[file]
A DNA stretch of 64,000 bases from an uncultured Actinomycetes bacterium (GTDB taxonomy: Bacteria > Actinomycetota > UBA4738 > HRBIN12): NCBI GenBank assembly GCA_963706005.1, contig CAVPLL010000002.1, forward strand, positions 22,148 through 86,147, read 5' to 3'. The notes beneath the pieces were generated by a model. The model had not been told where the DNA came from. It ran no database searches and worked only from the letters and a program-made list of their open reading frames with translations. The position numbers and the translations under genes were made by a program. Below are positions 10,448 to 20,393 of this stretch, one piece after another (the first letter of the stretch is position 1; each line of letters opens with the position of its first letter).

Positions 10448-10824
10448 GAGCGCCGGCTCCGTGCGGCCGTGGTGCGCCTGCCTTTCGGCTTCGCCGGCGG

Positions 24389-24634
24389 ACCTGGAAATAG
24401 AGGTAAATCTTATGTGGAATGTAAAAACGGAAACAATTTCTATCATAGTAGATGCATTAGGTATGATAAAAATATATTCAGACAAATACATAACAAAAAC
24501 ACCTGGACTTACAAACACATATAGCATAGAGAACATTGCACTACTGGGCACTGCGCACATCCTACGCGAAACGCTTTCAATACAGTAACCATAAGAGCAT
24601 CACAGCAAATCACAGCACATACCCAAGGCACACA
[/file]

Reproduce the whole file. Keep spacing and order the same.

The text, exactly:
A DNA stretch of 64,000 bases from an uncultured Actinomycetes bacterium (GTDB taxonomy: Bacteria > Actinomycetota > UBA4738 > HRBIN12): NCBI GenBank assembly GCA_963706005.1, contig CAVPLL010000002.1, forward strand, positions 22,148 through 86,147, read 5' to 3'. The notes beneath the pieces were generated by a model. The model had not been told where the DNA came from. It ran no database searches and worked only from the letters and a program-made list of their open reading frames with translations. The position numbers and the translations under genes were made by a program. Below are positions 10,448 to 20,393 of this stretch, one piece after another (the first letter of the stretch is position 1; each line of letters opens with the position of its first letter).

Positions 10448-10824
10448 GAGCGCCGGCTCCGTGCGGCCGTGGTGCGCCTGCCTTTCGGCTTCGCCGGCGG

Positions 24389-24634
24389 ACCTGGAAATAG
24401 AGGTAAATCTTATGTGGAATGTAAAAACGGAAACAATTTCTATCATAGTAGATGCATTAGGTATGATAAAAATATATTCAGACAAATACATAACAAAAAC
24501 ACCTGGACTTACAAACACATATAGCATAGAGAACATTGCACTACTGGGCACTGCGCACATCCTACGCGAAACGCTTTCAATACAGTAACCATAAGAGCAT
24601 CACAGCAAATCACAGCACATACCCAAGGCACACA